Florian Elie talked about the project Green Green Grass of Tunnel: building and texturing a brick wall, making grass, adding the wind effect and falling leaves, and more.
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Hi! My name is Florian Elie, I am 25 years old and I am currently living in Bordeaux. I graduated from Brassart Caen in 2016 and started to work in a graphic design agency as a graphic designer. I moved to the video game industry one year later joining Aslak Studio (mainly virtual reality) as a 3D generalist. After that, I worked for Tap4Fun Paris Studio in 2019 where I did some buildings and environments for the mobile game Age of Apes and now, I’m working at Shiro Games. I love creating environments, worlds, and moods step by step so I think it comes to me more naturally than characters.
I started this scene in July, I wanted to challenge myself and make something bigger than my previous projects. I am in love with stylised and colorful games like Zelda, Journey, Monument Valley, Rime, and others, and I wanted to make a little exploration prototype with some Zelda, Shadow of the Colossus, and Ico vibes with a Rime style. I also decided to learn Unreal Engine from scratch. Making a little map to explore was a little bit ambitious for the first time in Unreal, so I decided to make a smaller scene and illustrate one of my favorite songs «Green Green Grass of Tunnel» by Mùm. My idea was very clear in my head, but I didn’t have a specific concept art piece for this scene. I made a little moodboard of some mood references, tunnel pictures, and game screenshots and I built the scene around this.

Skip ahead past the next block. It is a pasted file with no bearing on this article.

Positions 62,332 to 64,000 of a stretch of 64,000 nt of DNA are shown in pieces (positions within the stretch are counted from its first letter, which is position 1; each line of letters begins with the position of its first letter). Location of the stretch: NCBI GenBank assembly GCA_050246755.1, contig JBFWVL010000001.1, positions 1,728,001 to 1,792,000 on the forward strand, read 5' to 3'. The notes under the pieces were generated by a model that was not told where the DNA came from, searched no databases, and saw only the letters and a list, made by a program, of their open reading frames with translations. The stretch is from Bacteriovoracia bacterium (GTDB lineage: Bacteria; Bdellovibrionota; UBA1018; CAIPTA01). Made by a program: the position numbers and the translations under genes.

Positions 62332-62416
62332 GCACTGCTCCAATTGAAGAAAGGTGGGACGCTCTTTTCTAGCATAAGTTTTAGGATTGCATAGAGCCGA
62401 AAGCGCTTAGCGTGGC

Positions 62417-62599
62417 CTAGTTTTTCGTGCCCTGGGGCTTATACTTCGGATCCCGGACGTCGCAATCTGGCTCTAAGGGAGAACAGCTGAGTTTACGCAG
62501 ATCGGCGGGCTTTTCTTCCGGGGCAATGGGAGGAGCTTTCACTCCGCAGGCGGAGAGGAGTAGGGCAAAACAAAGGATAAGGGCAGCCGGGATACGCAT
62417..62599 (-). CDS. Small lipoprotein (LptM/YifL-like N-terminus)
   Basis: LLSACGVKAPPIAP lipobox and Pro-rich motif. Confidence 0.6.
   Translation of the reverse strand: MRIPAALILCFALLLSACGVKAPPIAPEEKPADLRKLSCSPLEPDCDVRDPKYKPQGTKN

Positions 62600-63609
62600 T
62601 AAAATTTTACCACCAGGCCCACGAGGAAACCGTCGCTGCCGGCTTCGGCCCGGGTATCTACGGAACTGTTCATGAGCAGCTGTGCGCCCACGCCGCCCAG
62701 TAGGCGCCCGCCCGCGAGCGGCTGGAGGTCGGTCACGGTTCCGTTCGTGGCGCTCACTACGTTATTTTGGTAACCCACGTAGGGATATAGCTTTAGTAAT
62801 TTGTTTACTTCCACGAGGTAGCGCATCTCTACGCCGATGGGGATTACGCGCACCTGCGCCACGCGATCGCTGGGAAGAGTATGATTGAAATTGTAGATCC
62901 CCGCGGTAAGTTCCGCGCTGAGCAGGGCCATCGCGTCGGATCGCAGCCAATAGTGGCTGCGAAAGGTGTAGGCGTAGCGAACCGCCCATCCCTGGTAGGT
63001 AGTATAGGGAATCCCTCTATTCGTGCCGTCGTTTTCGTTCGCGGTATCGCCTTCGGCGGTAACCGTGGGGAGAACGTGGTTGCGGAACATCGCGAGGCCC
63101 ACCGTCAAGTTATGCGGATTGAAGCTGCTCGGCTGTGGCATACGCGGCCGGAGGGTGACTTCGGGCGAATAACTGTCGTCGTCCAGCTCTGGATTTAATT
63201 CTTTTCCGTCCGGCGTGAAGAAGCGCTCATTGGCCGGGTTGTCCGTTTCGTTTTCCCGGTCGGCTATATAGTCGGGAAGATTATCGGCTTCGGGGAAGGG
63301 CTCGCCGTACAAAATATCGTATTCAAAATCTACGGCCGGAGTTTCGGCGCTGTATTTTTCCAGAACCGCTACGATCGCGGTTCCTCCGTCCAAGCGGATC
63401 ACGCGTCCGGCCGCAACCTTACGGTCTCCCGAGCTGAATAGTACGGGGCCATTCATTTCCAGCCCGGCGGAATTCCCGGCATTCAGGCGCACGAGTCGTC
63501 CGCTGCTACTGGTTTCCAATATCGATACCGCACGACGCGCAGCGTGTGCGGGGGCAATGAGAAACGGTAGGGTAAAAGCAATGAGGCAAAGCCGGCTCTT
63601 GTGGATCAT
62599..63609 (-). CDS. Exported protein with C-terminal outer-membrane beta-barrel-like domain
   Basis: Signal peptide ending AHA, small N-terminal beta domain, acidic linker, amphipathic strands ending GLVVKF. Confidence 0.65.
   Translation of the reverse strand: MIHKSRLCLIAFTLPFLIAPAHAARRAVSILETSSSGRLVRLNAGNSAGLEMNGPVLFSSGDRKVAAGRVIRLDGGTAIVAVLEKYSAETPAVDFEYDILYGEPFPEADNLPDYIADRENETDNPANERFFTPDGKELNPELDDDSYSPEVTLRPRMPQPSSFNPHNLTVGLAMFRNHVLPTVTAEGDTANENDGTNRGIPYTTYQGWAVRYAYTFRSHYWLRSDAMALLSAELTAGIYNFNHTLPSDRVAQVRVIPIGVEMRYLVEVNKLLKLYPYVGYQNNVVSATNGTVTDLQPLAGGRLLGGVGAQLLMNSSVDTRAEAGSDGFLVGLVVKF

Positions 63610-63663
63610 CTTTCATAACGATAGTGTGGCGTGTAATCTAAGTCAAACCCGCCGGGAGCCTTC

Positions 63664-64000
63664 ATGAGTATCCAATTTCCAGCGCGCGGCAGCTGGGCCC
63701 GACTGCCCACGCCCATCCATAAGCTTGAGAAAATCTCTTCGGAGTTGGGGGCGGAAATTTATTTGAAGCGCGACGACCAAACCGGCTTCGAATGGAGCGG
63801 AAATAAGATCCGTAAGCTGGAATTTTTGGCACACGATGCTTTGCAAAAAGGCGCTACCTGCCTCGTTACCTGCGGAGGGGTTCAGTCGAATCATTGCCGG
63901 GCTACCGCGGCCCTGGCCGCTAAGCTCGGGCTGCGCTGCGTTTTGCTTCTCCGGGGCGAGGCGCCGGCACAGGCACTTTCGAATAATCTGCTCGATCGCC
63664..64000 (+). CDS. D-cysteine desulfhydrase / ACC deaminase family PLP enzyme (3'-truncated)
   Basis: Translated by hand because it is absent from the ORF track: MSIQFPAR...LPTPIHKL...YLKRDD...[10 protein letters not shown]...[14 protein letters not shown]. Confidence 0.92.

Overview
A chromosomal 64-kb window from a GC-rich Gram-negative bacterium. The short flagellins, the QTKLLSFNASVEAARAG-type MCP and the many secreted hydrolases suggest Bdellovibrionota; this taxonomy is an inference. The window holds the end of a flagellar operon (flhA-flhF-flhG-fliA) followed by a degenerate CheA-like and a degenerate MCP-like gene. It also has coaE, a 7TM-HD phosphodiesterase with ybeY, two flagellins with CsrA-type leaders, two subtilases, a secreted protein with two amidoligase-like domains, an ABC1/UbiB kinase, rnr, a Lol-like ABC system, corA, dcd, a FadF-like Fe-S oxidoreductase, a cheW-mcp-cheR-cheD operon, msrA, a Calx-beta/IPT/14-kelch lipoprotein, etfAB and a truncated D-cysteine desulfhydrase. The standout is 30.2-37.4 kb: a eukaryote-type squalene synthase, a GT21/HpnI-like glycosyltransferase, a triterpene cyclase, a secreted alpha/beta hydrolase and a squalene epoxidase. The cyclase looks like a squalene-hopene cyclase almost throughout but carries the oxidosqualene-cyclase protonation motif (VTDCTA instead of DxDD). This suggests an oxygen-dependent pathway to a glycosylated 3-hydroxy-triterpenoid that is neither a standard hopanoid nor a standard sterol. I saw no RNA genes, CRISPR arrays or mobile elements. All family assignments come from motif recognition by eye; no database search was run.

I started the blockout with a very basic mesh that I modeled in 3ds Max. I played around in Unreal with the landscape sculpt tool and made tree placeholders. At this stage, my goal was to create an organic scene without textures, just simple meshes. I placed a skylight, a directional light, and an exponential height fog to create a very simple mood.
At first, I made a stylised brick texture in Substance Designer, but I quickly changed my workflow because the render was too smooth. I didn’t want any tessellation and I wanted to follow the direction I had set for myself – a very organic render. So I started to sculpt a modular kit of bricks in ZBrush. Only 8 bricks for the entire tunnel. I made a quick and low retopo in Maya, baked them in Marmoset, and started to texture them in Substance Painter. The texturing is very simple, I created a smart material with a light red gradient and another red variant with a slope blur filter to create a hand-painted style. After that, I added a darker color with a «surface worn» mask. Then, I applied a blur filter and a strength level to this mask to make this stylised erosion effect.
To avoid repetitiveness, I just made some blueprints in Unreal and built the tunnel with them. I used the ambient occlusion of the top and bottom of the bricks to add tint variations. For the entrance, I used a path deform in 3ds Max to give the arched shape.
To make the trees, I used SpeedtTee. For this project, I wanted to learn different software solutions that I had never used before, so it was my first time in SpeedTree too. My goal was to make an organic basemesh in SpeedTree and texture it with a stylised material made in Designer. For the foliage, I used the same shader as the grass. I wanted a cel-shading effect for the foliage and used a flat normal map combined with the TwoSidedSign node to avoid the undesirable backfaces. I use the same technique for the bushes.